Responses from theologians: St. Athanasius The Son of God became a Devil-renouncing man that I might renounce the Devil as a son of God. Augustine of Hippo God grant me to renounce the Devil, but not yet. Thomas Aquinas I answer that I do indeed renounce the Devil and all of his works, just as … Continue reading "Do You Renounce the Devil and All of His Works?"
You really can’t study Karl Barth in evangelical circles without hearing some (often quite strong) objections to his bibliology. This, of course, is perfectly understandable, as inerrancy makes for an important discussion. Nonetheless, I often think Barth is overly criticized on this point, and in large part my reason for this involves my understanding that, … Continue reading "Three Kinds of Bibliology"
This is post 3 of 3 in the series “Karl Barth's Doctrine of Providence” For my last (rather delayed) post on Karl Barth’s doctrine of providence according to Darren Kennedy, I want to briefly address the way that heaven and, interestingly, the angels function in the whole structure. According to Kennedy, heaven and the angels are actually quite important to … Continue reading "Karl Barth on Providence and Heaven"
[This is an essay I submitted last semester for my apologetics class, in which I had to do a research paper on an apologetic topic. I chose the problem of evil and decided to look at Barth’s view. However, I did this paper before reading Darren M. Kennedy’s dissertation of Barth’s doctrine of providence, which is … Continue reading "To Speak of Nothing: Examining Karl Barth’s Doctrine of Evil"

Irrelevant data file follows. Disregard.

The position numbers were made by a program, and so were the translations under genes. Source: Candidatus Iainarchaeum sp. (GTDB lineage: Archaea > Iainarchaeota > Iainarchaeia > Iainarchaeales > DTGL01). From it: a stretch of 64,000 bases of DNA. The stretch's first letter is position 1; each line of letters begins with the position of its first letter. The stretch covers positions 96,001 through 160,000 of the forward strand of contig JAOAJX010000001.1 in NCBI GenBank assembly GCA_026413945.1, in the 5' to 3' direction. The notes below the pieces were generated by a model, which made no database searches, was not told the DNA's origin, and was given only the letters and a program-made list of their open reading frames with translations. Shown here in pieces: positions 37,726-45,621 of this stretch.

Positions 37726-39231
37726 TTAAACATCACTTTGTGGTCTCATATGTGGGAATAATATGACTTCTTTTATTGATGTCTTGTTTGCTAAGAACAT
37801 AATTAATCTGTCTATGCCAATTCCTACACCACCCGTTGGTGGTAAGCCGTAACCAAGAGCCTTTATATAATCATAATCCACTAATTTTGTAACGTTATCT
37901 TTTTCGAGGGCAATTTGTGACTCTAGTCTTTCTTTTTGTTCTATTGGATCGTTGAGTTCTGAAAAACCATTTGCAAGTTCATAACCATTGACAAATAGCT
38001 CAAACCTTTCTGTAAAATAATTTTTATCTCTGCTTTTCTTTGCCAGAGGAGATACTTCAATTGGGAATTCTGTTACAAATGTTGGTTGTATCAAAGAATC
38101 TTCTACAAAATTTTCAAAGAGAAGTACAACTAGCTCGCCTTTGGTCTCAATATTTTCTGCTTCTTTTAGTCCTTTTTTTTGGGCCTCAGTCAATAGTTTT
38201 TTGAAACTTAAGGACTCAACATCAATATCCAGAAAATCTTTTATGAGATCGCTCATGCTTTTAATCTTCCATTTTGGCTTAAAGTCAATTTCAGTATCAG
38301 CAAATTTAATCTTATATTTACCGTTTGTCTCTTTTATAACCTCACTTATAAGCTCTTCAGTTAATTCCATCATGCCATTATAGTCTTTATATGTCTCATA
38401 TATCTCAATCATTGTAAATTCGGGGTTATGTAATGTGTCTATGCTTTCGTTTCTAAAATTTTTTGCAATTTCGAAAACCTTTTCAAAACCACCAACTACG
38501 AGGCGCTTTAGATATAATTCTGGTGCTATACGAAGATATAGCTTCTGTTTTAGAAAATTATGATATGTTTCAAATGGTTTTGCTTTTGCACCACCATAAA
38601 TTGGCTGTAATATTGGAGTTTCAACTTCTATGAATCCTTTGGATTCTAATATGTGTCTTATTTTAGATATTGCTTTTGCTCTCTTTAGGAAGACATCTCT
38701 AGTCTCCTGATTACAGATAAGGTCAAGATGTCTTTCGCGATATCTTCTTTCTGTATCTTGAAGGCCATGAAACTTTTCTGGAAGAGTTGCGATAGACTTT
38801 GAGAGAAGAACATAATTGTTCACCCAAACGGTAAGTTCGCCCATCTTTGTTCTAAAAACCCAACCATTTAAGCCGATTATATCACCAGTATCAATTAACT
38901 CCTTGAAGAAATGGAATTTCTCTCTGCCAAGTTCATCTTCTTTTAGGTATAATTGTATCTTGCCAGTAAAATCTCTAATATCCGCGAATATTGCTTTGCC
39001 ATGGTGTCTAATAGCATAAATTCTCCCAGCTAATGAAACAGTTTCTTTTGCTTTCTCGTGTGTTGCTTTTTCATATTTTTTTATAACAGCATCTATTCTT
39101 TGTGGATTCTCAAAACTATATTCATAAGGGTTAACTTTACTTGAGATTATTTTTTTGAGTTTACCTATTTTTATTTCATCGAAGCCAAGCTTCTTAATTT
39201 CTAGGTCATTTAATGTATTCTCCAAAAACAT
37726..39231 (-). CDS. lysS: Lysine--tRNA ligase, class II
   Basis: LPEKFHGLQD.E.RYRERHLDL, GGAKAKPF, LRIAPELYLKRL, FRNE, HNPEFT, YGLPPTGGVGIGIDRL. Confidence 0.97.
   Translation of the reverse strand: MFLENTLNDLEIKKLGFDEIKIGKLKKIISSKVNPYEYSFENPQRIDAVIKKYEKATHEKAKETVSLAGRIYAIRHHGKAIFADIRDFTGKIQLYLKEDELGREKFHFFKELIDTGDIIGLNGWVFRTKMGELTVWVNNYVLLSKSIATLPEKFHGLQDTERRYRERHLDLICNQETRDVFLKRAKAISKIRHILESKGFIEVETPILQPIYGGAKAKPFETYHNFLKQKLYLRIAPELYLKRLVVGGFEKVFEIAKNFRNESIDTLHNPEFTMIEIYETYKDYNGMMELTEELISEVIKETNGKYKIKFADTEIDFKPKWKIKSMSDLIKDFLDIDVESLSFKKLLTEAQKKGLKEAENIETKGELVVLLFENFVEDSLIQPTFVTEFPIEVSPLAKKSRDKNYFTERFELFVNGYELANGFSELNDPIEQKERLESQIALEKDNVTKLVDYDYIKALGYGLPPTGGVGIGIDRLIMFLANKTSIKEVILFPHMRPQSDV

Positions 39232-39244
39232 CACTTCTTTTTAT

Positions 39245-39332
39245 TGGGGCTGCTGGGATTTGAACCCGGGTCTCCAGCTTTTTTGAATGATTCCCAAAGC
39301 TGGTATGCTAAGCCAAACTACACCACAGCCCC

As I posted some time ago, Evangelical Calvinism has a highly Christological approach to election which, in the history of salvation, involves several “layers.” The election of Christ in eternity has as its correspondence a movement of historical election which takes place through several stages/layers of covenant (all of which, of course, mediate the one covenant of … Continue reading "Layered, Christological Election as a Biblical Story"
This is post 2 of 3 in the series “Karl Barth's Doctrine of Providence” In my last post about D. M. Kennedy’s thesis on Karl Barth’s doctrine of providence, I overviewed the way Barth addressed the question of evil in the world and the divine will. God gives sin and evil space for existence in His opposition … Continue reading "Barth on Providence and Double-Agency"
This is post 1 of 3 in the series “Karl Barth's Doctrine of Providence” I recently read a dissertation by Darren M. Kennedy entitled, “A personalist doctrine of providence: Karl Barth’s Church Dogmatics III.3 in conversation with philosophical theology” (which can be downloaded here). It’s really interesting, and I’ll probably do a few posts about … Continue reading "Barth on Providence and the Divine Will"
Karl Barth (pronounced “Bart”) was, without question, one of the most interesting theologians of the 20th century. Certainly he wrote more than many of the rest combined. Originally trained in German liberal theology and higher criticism, he eventually reacted and made a sharp break back towards orthodox Christianity, reasserting the transcendent reality of God over and against the liberals who … Continue reading "A Taste of Karl Barth as His Best"
One of my favorite books, which I discovered last year, is Evangelical Theology: An Introduction by Karl Barth (pronounced “Bart,” by the way). I got the book because I expected it to be an introduction to the theology of Barth, which is altogether interesting. That’s not what it was, as I found out, but I suppose that … Continue reading "Karl and Me: What Life is Like as a Theologian"